It was not the only time Parag Agrawal had confronted Musk in the space between the billionaire accumulating shares of Twitter to trying to pull out of the deal to buy the company. This awkward Twitter exchange that involved a poop emoji was one of the many tussles.
In the end, Twitter sued Elon Musk to force him to complete the deal he had initially agreed to. The Tesla CEO countersued as the tech world looked forward to how this legal dispute would turn out with a Delaware judge setting the trial date.
However, Elon Musk changed his mind days to the trial and offered to go ahead with the initial purchase proposal of $44 billion. Twitter who was still looking forward to closing the transaction received Musk’s offer.
Elon’s role at Twitter
Twitter has not been the same since Musk took over and not even his carefully orchestrated entrance of the ‘let the sink in’ joke has been able to overshadow the internal chaos that has spilt over to the external side of the platform.
Although Elon did not rule out a possible layoff during his meeting with Tweeps (Twitter employees) earlier in the deal discussions, rumours of showing employees the door got intense immediately after the purchase was completed.
Laying off 50% of Twitter’s workforce seemed overly dramatic for the rumours but when Tweeps started getting locked out of their work email and Slack accounts, the picture was made clearer.
Hashtags in the early hours of Friday, November 4, had moved from #LoveWhereYouWork to #LoveWhereYouWorked and #LoveWhoYouWorkedWith as employees who had been affected by the layoffs tried to encourage one another to stay strong and relish in the good work they had put in the platform over the years.
The haste and theatric nature of how Musk let workers go was mind-boggling. Twitter employees received an email about 24 hours before the mass layoff. The email highlighted the layoff notices were going to take place via email with the subject line ‘Your Role at Twitter.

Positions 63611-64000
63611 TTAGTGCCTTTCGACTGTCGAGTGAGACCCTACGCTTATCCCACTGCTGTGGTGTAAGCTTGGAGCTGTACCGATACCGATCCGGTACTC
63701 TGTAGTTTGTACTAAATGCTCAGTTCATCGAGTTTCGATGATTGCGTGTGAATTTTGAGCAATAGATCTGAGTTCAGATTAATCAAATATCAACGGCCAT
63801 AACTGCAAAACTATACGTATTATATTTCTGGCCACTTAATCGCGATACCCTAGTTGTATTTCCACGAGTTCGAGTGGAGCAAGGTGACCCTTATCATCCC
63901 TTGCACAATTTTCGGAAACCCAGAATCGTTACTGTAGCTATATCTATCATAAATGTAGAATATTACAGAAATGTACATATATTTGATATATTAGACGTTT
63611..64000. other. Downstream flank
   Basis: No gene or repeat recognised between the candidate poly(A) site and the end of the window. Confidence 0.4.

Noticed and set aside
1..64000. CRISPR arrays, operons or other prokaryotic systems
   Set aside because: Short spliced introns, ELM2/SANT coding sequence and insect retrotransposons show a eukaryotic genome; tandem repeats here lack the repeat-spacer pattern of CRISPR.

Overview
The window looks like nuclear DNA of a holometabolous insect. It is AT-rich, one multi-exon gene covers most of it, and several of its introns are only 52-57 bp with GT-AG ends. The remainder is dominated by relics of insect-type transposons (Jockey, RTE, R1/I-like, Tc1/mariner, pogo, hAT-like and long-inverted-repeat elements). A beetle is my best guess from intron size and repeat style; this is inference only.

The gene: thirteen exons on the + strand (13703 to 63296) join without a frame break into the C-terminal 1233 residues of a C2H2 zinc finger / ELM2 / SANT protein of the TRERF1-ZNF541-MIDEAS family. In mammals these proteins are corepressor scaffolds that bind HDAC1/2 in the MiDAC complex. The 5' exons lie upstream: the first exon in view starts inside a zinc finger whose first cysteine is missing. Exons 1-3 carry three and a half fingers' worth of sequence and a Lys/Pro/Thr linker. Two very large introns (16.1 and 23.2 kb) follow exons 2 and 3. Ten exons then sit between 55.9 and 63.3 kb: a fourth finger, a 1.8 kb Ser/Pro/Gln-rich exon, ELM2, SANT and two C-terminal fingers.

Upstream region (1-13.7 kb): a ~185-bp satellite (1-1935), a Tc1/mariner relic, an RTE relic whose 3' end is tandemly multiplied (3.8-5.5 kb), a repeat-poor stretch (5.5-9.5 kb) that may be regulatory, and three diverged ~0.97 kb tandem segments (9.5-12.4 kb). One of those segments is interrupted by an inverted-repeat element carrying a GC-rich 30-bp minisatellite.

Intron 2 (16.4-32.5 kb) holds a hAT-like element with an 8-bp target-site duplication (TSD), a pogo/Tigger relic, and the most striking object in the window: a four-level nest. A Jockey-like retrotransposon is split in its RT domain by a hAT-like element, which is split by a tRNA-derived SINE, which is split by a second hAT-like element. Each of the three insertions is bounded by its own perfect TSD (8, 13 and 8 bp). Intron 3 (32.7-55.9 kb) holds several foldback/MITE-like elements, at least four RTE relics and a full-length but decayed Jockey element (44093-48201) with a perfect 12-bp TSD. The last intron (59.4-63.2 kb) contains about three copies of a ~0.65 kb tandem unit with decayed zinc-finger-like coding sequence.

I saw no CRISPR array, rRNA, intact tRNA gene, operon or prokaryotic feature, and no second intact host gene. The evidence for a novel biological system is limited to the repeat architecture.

Below is the full email as posted by @TheQuartering on Twitter:
By end of the day on November 4, 2022, across all time zones, the layoff news had been delivered to most of the affected employees and it was evident on Twitter.
New owner Elon Musk, however, explained it was a necessary decision because the company was losing $4 million a day in one of his many Tweets.
“Regarding Twitter’s reduction in force, unfortunately there is no choice when the company is losing over $4M/day. Everyone exited was offered 3 months of severance, which is 50% more that legally required,” Musk said on his Twitter page on November 4.
A move to Africa turned PR gimmick
Elon Musk needed a lot of briefing to be able to make the decisions he had made just a week into taking charge of Twitter. And reports surrounding some laid-off employees being asked to go back to Twitter highlight the finer details of some oversights and mess.
This mess was similar to the case of Twitter’s Africa headquarters. Musk announced 3 months of severance but according to a report by CNN no team member in the African team is getting that package.
On November 1, 2022, Senior Partner Manager Bernard Kafui Sokpe at Africa’s HQ posted on LinkedIn about him and his colleagues having a new physical office to work from following their remote work for a year.
“It’s been a year since Twitter entered Africa to contribute to the public conversation via Ghana,” Bernard wrote.
“Many new features have been shipped and voices amplified, whilst working completely remote. Today we officially opened the Africa HQ in Accra, and for the first time had all Tweeps in the region leave their home desks and convene in the nest. News worth celebrating amidst all the headlines.”
Three days later, the scenario took a different turn. Bernard’s time at Twitter had ended amidst the job cuts by new owner Elon Musk with his last day at the company being December 4, 2022.